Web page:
Sex-dependent alterations in BDNF-TrkB signaling in the hippocampus of reelin heterozygous mice: a role for sex steroid hormones.

Rachel Anne Hill, Candace Wu, Andrea Gogos, Maarten van den Buuse

Research output: Contribution to journalArticleResearchpeer-review

15 Citations (Scopus)

Abstract

Neurodevelopmental psychiatric disorders such as schizophrenia may be caused by a combination of gene × environment, gene × gene, and/or gene × sex interactions. Reduced expression of both Reelin and Brain-Derived Neurotrophic factor (BDNF) has been associated with schizophrenia in human post-mortem studies. However, it remains unclear how Reelin and BDNF interact (gene × gene) and whether this is sex-specific (gene × sex). This study investigated BDNF-TrkB signaling in the hippocampus of male and female Reelin heterozygous (Rln(+/-) ) mice. We found significantly increased levels of BDNF in the ventral hippocampus (VHP) of female, but not male Rln(+/-) compared to wild-type (WT) controls. While levels of TrkB were not significantly altered, phosphorylated TrkB (pTrkB) levels were significantly lower, again only in female Rln(+/-) compared to WT. This translated to downstream effects with a significant decrease in phosphorylated ERK1 (pERK1). No changes in BDNF, TrkB, pTrkB or pERK1/2 were observed in the dorsal hippocampus of Rln(+/-) mice. Ovariectomy (OVX) had no effect in WT controls, but caused a significant decrease in BDNF expression in the VHP of Rln(+/-) mice to the levels of intact WT controls. The high expression of BDNF was restored in OVX Rln(+/-) mice by 17β-estradiol treatment, suggesting that Rln(+/-) mice respond differently to an altered estradiol state than WT controls. In addition, while OVX had no significant effect on TrkB or ERK expression/phosphorylation, OVX + estradiol treatment markedly increased TrkB and ERK1 phosphorylation in Rln(+/-) and, to a lesser extent in WT controls, compared to intact genotype-matched controls. These data may provide a better understanding of the interaction of Reelin and BDNF in the hippocampus, which may be involved in schizophrenia.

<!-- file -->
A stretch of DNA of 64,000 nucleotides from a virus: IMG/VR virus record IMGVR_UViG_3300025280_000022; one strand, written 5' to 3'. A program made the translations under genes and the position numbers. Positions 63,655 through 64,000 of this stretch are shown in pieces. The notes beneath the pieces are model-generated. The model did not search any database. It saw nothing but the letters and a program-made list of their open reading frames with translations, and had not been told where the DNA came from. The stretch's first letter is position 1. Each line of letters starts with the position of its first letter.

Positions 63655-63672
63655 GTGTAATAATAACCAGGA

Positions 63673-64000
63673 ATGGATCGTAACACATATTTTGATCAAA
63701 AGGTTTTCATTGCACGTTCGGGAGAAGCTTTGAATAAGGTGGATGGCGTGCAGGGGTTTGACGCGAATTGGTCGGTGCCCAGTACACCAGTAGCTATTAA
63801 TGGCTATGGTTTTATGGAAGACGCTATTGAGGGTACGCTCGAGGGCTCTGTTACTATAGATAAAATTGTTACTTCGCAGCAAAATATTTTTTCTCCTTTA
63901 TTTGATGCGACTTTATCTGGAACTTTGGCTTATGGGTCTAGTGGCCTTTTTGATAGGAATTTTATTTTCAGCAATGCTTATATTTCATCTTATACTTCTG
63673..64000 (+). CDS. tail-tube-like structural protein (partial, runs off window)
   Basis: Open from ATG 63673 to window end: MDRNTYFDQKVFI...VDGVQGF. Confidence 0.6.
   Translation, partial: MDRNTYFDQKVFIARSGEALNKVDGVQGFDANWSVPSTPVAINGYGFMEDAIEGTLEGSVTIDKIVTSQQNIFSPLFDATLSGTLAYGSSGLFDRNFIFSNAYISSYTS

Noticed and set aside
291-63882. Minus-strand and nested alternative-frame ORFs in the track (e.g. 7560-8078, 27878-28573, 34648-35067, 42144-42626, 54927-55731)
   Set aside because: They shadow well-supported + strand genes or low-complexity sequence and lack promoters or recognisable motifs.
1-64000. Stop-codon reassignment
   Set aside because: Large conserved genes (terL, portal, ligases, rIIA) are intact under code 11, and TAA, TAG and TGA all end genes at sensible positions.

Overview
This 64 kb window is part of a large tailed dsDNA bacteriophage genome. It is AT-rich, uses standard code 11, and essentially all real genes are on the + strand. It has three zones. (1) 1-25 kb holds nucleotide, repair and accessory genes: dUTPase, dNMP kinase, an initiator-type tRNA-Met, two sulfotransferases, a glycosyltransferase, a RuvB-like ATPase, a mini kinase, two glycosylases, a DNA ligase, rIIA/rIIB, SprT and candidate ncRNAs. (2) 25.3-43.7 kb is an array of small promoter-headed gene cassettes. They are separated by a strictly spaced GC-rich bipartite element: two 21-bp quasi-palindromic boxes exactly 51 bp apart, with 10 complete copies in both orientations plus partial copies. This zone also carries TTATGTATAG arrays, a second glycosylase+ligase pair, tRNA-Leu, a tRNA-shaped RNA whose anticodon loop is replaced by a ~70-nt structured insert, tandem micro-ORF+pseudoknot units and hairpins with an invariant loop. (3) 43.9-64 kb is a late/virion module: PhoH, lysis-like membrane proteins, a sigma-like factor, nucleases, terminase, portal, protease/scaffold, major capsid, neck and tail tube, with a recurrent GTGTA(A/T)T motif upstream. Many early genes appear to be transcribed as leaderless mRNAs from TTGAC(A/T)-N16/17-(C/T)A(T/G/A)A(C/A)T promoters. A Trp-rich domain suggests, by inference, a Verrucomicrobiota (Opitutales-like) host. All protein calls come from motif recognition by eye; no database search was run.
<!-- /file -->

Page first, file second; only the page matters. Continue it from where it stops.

Original languageEnglish
Pages (from-to)389-99
Number of pages10
JournalJournal of Neurochemistry
Volume126
Issue number3
DOIs
Publication statusPublished - 24 Mar 2013
Externally publishedYes

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